This VH-1 “Behind the Music” sensibility drives me nuts. I would like to know why filmmakers and studios insist that these bilious biopics must revel in the decline of famous artists. At first I thought perhaps they desired a built-in narrative arc so that audiences would enjoy “a good story” with a beginning, middle, and end. Yet thinking about Stan & Ollie, I concluded that some filmmakers are baffled by genius. They don’t understand it, and they certainly don’t know how to explore that intellectual concept on screen for two hours in any compelling manner. Coming to terms with any artist’s genius also leaves some filmmakers feeling like their own self-esteem is being kicked to the gutter.
“Orson Welles was 26 when he made Citizen Kane,” muses a 40 year-old filmmaker, “I am incapable of making anything approaching Citizen Kane. I therefore hate Orson Welles.”
It just seems lazy to focus on such Lifetime Channel movie fodder as built-up resentments, meddling wives, audience disinterest, and “the show must go on.” Surely there is more of a story in the careers of the legendary LAUREL AND HARDY than two foundering comedians past their retirement ages attempting a semi-successful tour of England? Laurel and Hardy deserve more than this. They deserve a movie that explores or demonstrates their genius and what endeared them so to millions of movie fans over three decades, not a boring show business soap opera. This movie is beneath the dignity of Laurel and Hardy.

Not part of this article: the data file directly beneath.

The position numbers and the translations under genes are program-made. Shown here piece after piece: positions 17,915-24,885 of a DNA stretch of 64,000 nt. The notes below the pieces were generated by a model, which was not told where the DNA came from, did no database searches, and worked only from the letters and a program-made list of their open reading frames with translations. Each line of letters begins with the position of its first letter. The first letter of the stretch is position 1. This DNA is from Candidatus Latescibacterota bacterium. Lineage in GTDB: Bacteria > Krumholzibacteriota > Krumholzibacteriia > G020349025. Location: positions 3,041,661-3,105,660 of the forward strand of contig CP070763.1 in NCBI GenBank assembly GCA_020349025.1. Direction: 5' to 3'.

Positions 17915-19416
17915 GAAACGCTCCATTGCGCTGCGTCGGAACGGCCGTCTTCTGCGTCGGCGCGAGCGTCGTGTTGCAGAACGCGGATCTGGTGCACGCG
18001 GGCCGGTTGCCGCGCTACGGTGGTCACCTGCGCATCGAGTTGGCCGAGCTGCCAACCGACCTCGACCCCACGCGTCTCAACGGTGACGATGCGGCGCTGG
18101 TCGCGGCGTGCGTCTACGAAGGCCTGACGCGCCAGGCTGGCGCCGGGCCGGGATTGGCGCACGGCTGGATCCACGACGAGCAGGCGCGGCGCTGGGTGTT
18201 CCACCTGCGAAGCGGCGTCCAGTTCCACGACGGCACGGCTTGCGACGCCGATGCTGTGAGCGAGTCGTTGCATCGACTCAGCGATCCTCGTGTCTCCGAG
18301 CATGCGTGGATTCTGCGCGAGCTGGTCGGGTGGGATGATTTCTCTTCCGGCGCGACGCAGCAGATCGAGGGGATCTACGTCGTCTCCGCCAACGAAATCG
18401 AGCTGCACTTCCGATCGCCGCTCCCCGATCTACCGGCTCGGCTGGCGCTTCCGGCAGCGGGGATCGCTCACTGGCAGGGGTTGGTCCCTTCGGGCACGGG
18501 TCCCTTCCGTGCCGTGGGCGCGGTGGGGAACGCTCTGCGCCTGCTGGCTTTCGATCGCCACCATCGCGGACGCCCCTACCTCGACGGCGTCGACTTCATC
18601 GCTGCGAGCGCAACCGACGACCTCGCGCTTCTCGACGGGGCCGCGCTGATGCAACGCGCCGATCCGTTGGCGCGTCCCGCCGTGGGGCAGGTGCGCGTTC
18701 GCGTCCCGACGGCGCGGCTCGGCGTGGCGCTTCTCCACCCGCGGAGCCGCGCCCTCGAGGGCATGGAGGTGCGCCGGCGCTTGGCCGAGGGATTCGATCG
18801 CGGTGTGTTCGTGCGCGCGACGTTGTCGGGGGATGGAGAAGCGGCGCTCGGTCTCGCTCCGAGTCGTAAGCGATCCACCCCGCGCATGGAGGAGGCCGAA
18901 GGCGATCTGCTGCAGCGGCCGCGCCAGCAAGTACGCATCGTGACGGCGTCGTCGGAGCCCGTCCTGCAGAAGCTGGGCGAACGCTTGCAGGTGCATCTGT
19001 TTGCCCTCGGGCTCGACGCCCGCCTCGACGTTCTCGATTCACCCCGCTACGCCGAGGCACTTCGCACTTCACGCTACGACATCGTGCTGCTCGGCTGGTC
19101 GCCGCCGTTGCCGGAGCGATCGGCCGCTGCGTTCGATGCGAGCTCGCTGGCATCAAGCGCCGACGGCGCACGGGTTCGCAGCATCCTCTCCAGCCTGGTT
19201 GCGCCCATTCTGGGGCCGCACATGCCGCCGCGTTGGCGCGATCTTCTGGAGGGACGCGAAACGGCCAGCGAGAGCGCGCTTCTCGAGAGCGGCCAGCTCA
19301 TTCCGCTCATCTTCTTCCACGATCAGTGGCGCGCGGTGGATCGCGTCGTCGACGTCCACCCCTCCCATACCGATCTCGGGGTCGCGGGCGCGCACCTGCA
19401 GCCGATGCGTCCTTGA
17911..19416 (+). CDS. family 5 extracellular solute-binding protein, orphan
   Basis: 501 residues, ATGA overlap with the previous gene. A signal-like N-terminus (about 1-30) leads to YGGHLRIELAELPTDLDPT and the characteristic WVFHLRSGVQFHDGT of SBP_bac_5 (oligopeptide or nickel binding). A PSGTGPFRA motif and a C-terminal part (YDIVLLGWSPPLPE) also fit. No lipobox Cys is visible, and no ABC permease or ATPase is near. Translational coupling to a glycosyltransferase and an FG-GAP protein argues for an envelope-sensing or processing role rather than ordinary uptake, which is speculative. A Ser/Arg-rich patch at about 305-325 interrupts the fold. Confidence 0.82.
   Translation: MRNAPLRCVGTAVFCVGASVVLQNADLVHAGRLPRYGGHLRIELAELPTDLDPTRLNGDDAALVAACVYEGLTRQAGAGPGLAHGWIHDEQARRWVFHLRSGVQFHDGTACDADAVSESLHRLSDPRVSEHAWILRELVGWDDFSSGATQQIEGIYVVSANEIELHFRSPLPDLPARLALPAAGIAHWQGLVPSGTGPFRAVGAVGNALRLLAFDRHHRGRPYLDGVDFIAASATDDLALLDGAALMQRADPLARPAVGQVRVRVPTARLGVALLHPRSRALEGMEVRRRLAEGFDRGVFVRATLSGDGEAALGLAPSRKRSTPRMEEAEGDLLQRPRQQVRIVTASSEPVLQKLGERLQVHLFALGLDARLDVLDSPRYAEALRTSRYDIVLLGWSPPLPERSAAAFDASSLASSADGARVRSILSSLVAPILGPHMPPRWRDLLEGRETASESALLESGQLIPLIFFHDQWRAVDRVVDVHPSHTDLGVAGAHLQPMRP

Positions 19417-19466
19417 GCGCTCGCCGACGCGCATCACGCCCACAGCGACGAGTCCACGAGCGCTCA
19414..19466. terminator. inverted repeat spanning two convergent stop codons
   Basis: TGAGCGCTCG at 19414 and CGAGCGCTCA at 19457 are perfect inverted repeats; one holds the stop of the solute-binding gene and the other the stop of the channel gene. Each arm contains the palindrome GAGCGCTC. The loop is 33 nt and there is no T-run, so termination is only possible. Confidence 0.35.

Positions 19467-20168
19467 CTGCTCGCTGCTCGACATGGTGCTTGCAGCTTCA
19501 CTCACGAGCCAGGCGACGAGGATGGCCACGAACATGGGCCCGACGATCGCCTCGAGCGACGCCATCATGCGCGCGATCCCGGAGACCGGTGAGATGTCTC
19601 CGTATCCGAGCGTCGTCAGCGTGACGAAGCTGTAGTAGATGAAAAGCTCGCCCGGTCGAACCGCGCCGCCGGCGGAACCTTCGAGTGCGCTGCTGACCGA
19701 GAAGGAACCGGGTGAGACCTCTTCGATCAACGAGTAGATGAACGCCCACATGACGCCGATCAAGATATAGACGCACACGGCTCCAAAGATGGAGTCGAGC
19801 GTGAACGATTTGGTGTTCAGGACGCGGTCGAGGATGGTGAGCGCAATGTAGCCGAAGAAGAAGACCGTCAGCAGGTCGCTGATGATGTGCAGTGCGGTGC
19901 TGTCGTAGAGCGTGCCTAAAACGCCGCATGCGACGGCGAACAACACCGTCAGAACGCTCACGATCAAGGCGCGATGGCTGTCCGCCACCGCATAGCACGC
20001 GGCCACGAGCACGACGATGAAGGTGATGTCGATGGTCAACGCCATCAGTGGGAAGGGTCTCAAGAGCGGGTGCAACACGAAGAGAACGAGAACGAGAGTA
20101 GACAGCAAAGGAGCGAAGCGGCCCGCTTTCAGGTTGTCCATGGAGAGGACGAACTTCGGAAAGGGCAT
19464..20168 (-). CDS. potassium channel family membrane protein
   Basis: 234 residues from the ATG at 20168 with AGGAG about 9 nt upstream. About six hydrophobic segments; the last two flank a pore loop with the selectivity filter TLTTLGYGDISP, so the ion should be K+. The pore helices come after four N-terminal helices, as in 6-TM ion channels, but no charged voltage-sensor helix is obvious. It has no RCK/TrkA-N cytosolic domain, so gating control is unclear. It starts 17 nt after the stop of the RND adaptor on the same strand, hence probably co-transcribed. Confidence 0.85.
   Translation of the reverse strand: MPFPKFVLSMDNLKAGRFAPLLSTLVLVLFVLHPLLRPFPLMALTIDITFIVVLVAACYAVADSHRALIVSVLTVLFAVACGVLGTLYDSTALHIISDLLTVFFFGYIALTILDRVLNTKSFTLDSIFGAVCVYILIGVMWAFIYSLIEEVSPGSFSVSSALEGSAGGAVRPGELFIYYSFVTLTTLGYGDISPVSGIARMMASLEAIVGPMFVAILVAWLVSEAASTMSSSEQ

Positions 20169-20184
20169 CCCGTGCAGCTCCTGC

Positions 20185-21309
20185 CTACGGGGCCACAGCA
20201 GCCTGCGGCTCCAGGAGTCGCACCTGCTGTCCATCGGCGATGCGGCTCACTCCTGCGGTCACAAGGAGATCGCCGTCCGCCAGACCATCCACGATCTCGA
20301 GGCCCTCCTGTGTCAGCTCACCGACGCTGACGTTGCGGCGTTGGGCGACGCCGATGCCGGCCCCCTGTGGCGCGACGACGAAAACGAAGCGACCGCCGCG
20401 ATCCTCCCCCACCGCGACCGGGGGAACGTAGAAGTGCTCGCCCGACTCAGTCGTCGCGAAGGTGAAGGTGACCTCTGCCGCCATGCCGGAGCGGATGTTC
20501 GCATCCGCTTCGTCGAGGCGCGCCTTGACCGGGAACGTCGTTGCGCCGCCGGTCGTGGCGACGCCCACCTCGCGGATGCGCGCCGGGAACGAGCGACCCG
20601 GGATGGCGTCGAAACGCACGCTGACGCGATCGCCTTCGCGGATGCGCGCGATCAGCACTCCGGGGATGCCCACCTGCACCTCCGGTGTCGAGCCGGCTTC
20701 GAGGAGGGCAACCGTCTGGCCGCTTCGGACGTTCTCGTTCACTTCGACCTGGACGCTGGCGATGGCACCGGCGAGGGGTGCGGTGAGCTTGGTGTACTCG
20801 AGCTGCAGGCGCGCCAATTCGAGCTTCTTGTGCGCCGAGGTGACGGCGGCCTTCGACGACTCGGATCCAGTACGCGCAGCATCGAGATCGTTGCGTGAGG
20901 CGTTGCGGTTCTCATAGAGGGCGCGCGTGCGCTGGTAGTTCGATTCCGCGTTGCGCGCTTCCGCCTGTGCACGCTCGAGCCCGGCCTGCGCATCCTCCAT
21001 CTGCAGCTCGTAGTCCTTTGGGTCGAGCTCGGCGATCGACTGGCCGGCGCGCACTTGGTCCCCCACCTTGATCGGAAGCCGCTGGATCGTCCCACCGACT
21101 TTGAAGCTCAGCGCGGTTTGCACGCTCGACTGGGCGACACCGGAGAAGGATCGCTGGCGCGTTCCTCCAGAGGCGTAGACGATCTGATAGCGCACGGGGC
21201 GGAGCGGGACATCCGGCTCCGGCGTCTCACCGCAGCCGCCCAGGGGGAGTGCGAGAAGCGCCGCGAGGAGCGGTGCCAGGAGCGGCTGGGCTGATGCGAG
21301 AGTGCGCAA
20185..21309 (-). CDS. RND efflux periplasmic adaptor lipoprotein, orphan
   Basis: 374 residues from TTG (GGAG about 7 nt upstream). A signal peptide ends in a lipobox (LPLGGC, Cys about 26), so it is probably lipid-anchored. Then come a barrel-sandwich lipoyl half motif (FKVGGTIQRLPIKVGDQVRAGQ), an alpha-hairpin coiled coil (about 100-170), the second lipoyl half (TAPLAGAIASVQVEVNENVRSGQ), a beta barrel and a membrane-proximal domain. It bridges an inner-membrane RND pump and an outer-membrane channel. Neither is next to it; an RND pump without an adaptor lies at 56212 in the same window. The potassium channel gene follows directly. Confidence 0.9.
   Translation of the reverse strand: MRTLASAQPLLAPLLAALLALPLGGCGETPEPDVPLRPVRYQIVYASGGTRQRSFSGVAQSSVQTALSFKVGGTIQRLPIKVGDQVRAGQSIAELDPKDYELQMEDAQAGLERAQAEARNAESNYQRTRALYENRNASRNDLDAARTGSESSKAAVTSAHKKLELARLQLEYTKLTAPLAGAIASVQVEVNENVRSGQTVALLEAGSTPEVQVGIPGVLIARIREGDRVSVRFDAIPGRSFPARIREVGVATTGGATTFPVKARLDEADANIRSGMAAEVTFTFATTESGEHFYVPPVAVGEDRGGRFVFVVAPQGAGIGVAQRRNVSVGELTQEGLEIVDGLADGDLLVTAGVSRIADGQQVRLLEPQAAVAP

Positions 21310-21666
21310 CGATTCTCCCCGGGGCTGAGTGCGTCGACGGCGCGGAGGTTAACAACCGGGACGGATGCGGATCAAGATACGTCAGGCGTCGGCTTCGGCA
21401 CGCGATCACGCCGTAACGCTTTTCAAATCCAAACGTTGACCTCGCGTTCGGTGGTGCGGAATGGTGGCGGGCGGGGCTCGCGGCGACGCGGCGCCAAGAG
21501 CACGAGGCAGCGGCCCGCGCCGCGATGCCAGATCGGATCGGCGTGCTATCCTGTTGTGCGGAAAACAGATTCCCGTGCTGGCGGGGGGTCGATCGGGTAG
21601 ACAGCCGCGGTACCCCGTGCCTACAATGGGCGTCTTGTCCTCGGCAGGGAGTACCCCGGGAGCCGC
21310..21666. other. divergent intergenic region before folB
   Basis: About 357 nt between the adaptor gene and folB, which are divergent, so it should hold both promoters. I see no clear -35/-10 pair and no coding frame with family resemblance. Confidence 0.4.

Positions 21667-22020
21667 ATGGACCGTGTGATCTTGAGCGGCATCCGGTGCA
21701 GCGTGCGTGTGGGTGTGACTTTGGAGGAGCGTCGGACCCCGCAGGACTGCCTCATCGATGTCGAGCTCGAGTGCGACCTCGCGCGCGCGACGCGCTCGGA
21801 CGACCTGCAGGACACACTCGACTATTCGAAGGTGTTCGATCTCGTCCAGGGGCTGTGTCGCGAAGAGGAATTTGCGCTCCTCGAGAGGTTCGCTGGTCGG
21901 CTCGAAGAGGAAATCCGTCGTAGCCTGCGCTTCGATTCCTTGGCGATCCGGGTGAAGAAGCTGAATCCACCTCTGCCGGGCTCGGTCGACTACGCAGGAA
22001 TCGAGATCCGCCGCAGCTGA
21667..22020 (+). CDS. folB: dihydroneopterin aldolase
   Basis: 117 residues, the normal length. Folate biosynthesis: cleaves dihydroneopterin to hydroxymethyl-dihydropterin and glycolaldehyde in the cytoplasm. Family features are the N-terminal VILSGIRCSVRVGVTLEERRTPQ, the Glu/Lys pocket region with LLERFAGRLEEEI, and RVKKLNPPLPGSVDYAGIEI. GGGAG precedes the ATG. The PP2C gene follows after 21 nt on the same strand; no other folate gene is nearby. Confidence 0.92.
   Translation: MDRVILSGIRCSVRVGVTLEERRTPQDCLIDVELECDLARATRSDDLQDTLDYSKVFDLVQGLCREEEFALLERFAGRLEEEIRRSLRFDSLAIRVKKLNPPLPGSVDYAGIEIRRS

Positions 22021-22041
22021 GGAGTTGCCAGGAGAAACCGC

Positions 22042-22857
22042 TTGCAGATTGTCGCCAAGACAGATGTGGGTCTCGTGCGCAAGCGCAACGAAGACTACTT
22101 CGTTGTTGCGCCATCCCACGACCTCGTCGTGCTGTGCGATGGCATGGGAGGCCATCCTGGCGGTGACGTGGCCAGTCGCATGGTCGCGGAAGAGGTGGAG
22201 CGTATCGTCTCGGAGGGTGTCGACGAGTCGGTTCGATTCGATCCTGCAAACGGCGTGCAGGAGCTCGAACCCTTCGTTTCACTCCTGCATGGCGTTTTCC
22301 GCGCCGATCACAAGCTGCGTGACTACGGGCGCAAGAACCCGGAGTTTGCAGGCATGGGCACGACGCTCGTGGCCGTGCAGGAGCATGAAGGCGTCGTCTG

Though Stan & Ollie does not get make the same mistake as Bohemian Rhapsody—which turns its story of Freddie Mercury’s genius into an Audio-Animatronic simulation—the movie spends almost no time on what made its two subjects great in the first place and what I feel audiences would find compelling: Laurel and Hardy discovering and developing their genius. That film would be an artistic challenge to write and produce. Stan & Ollie is just too easy.
FULL DISCLOSURE: I am a rabid L & H fan. I come by it honestly. In the pre-VHS and pre-cable days of my misspent youth, I first developed a jones for motion pictures because my loving parents gifted me with a silent Super 8mm projector one Christmas. I would check out silent films from our local library and project them in our basement onto a hanging sheet. It was in that basement that I first fell in love with Laurel & Hardy, Charlie Chaplin, Buster Keaton, and Lon Chaney. I then discovered Blackhawk Films, a mail-order house out of Davenport, Iowa that actually sold silent Super 8mm films. Taking pity on twelve year-olds with small allowances, Blackhawk films featured a monthly special: a silent comedy two-reeler that could be had for the low, low, discount price of only $6.99. Three of the first films I ever purchased in 1975 were Laurel and Hardy in Double Whoopie, Wrong Again, and Big Business. I still think that Big Business is one of the most perfect comedy films ever made.
Typing “Laurel and Hardy” into the YouTube search box reveals a treasure trove of the duo’s work, unhindered by pesky issues like “copyright” and “ownership.” I must admit that I am so old, stodgy, and set in my ways that it had never occurred to me to do this. Thanks, John C. Reilly. You have not only suggested a way to prepare for your awful film, but also suggested a much more entertaining substitute for seeing it at all.
Here are links to my two favorite L & H silent shorts. Forgive the odd foreign translation on Two Tars, but it’s the best-looking transfer of the many versions posted there. Enjoy.